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Why do “wine snobs” have such a bad name?

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Wine snobs–the concept of, and accusations of who is and who isn’t–have been much in the online discussion rinse cycle lately.

In this article, the Indy Star’s outspoken wine columnist, Robert Scheer (nice dome, dude, even though you didn’t name me one of your favorite wine bloggers), takes “know-it-all snob”s to task.

In this one from Down Under, the Mercury’s beer blogger says the thing he “hated more than anything else about the wine world was the wine snob.”

There there’s this op-ed piece from New Zealand, headlined “No time for wine snobs.”

Lord knows, wine snobs are an easy target, but what does the term really mean? Who are we talking about, and why are people so angry, anyway? I Googled “wine snob” and got 250,000 results, suggesting that lots of people have something to say about the topic. (Incidentally, one of the best wine books ever written is the Official Guide to Wine Snobbery. Seriously. Check it out.)

There’s clearly something negative in the public’s mind about wine snobs. Wine snobs are derided as arrogant, unreflective fools whose faces you want to throw a pie at. The origin of the word “snob,” in my Webster’s dictionary, is obscure; of the three definitions listed, the one that seems to come closest to the present context is “a person who feels and acts smugly superior about his particular tastes or interests.” Nobody likes smug people, especially here in the good old democratic [with a small “d”] USofA, where All Men Are Created Equal, and we don’t like aristocrats.

There are different kinds of snobs besides wine snobs. A quick Google search of “___ snob” produced results for rock [music] snob, classic music snob, social snob, movie snob, rich snob, coffee snob, beer snob, vegetable snob. Sometimes, true snobs self-refer to themselves as snobs, in a sense defusing the epithet by embracing it. Rave Snob’s tumblr account unapologetically delights in electronic music wonkery.

Clearly, one can be a snob about almost anything about which people are capable of holding viewpoints. As I wrote the preceding words, I wondered if Trekkies could be snobs, so I Googled “Star Trek snob” and came up with 1,460 results, including this one, where the writer says, “I’m afraid I’m a bit of Star Trek snob. Not proud of it but there you have it.” And that’s it in a nuthshell: “not proud of it…”. Why the embarrassment? Why not glory in being so highly specialized? Is there some remnant of the old Protestant Ethic (upon which, actually, the nation was founded) that sees the Sin of Pride imprinted on accomplishment–and the greater the accomplishment, the greater the sin?

Still, for all these forms of snobbery, “wine snob” seems to be used the most derogatorily. If someone’s a Deadhead snob, nobody really cares; they see that person as having an intense interest in, and knowledge of, something the rest of us find arcane, and that’s it. No hard feelings, no resentment, go and do your thing.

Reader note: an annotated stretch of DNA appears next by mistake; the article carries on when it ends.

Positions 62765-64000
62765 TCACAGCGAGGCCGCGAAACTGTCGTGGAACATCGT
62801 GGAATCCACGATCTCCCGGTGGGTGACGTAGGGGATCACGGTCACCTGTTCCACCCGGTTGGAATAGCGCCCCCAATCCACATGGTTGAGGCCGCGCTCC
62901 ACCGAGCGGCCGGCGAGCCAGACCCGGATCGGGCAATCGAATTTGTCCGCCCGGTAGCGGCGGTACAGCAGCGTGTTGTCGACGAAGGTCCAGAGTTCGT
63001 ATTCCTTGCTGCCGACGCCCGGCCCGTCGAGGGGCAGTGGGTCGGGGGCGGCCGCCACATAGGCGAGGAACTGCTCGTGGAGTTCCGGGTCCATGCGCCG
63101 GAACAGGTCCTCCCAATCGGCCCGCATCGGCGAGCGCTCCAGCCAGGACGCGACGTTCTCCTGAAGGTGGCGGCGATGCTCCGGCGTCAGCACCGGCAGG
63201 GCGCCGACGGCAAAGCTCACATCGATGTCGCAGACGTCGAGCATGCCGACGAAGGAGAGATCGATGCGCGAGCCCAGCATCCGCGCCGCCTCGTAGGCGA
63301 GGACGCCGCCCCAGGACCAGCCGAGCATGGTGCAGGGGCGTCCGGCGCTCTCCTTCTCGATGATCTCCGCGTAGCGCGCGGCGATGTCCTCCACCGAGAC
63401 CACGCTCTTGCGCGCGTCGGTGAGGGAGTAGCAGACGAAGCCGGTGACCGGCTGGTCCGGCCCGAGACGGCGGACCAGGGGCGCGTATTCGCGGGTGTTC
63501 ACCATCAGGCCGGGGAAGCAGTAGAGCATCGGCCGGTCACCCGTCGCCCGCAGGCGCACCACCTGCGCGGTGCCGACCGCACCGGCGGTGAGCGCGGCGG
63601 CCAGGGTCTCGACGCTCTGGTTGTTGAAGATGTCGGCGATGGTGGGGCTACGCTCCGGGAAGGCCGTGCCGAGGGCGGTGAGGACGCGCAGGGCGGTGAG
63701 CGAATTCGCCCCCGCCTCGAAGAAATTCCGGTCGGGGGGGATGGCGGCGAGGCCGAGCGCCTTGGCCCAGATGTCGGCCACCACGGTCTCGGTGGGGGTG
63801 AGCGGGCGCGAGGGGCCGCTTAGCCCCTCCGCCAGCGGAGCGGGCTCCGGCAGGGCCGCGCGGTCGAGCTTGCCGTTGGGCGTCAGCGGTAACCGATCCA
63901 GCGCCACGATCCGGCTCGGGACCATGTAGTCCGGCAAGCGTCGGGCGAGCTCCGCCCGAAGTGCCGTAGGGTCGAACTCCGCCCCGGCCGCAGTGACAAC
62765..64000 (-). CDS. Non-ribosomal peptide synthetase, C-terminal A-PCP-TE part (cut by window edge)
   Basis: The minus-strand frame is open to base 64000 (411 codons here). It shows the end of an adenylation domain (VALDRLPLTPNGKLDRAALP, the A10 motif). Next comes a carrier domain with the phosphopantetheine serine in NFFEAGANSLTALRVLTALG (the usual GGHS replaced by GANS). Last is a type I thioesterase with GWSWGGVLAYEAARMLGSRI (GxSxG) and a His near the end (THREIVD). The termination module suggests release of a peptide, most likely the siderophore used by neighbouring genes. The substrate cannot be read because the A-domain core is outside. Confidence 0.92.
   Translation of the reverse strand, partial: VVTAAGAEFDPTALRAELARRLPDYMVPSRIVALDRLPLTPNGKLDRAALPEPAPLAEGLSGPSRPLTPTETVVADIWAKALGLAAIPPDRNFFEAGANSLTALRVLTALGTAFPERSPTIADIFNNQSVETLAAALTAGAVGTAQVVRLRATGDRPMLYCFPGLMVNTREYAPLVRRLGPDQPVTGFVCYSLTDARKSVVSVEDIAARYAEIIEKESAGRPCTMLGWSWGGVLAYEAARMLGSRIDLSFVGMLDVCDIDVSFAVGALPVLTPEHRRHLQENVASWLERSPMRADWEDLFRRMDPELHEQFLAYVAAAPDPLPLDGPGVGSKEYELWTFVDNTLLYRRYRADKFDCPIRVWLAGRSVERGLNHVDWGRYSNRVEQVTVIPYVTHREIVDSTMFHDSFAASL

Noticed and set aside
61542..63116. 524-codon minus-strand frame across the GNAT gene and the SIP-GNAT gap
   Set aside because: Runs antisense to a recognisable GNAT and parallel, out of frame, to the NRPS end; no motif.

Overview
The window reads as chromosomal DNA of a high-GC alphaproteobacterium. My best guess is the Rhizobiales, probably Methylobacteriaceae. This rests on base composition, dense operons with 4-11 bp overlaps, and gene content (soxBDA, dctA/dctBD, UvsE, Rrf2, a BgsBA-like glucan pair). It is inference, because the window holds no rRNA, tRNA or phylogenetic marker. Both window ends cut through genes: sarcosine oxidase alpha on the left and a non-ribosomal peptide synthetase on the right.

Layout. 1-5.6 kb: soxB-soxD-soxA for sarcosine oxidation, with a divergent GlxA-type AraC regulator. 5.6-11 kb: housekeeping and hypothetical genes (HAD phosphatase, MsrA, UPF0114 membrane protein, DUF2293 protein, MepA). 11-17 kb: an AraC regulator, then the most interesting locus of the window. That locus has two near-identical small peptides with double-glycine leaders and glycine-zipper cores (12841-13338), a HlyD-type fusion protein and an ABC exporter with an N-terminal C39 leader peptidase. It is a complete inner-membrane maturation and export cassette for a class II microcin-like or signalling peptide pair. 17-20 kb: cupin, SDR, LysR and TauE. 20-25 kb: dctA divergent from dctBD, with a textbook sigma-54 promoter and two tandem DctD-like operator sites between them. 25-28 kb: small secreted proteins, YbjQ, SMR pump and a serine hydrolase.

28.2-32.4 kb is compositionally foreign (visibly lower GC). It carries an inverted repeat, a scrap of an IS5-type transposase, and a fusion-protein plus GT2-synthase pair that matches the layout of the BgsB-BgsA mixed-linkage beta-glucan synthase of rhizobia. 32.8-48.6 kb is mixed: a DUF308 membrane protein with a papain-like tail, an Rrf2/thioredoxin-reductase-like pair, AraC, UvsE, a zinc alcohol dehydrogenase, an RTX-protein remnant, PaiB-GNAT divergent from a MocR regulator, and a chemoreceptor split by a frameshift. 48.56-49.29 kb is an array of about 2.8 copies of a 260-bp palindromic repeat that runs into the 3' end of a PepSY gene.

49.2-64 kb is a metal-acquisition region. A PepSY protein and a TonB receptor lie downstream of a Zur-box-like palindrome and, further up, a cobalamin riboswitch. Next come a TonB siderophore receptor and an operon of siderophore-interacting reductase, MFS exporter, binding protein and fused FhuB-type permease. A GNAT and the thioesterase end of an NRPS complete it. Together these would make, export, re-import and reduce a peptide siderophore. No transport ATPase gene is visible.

It’s different with wine snobs. They (we?) are really despised by a certain class of America, and, being so despised, a little self-loathing is apt to creep into the back door of our own self-accounting. Thus the hint of shame, of apologia, that so many knowledgeable wine people feel and exhibit.

I personally don’t feel at all like a “snob.” I’m not smug and don’t profess to tell anyone what to think. I know a lot about wine, but far less than some others do, and I am acutely aware of all that I don’t know, which keeps me humble. What I find amusing, really, and culturally relevant, is how easy it is for some writers to criticize “wine snobbery” while at the same time writing and blogging about wine, including reviewing wines. That’s having your cake and eating it too. If you purport to educate the public about wine, you’re as much of a snob as the next guy.

 

  1. Hi,
    interesting point of view, however I cannot agree that everyone who writes wine reviews and educates about wine. Snobery isn’t about reviewing or teaching is is about the attidute towards wine and other wine lovers. A wine snow for me is someone who takes wine too seriously, who drinks only “the best” wines (most expensive and with 90+ scores), who drinks only with people who he/she thinks they are worth drinking with.
    Snobery in wine happens more often than in Start Trek, mostly beacuse wine can cost a lot of money and is a popular topic in groups of people who have a lot of money and just want to show off.

  2. Steve, in the TV series “The Big Bang Theory” http://www.imdb.com/title/tt0898266/, Johnny Galecki is a Treky who is not a snob, but Jim Parsons is a Treky snob; I suggest that your statement: “If you purport to educate the public about wine, you’re as much of a snob as the next guy.” is too general, and that there are those “wine snobs” that give the expression meaning; it’s in the decorous attitude, or rather the lack of it, that lesser wine tasters, or novices are treated, that gives “wine snob” first place in the pantheon of snobs. A good teacher is like a parent that “brings the cookie jar from the shelf to the table where the children may have some.” BTW, I’ve tasted some of your “cookies”, and have benefited from your generosity.
    Thanks,
    Dennis

  3. Wine Snobs suck and yet wasn’t James Bond one? Didn’t his wine snobbery (knowledge) save him from an evil assisin Sommelier in one of the earlier movies? (don’t remember the movie, but he was on a ship and Sommelier brought a vintage Champagne from a year that wasn’t declared).

    The wine world is so vast can there really be such a thing as a snob? Doesn’t a wine snob know everything and isn’t that impossible in todays wine world?

  4. A connoisseur is someone who appreciates and is an expert about something. I love connoisseurs no matter the interest because there is much one can learn and it’s cool someone really has such a passion. But, if you are young and self conscious and in a social setting being around an expert can make you feel inadequate. Especially if it is about one’s taste in something. No one likes to feel they lack taste.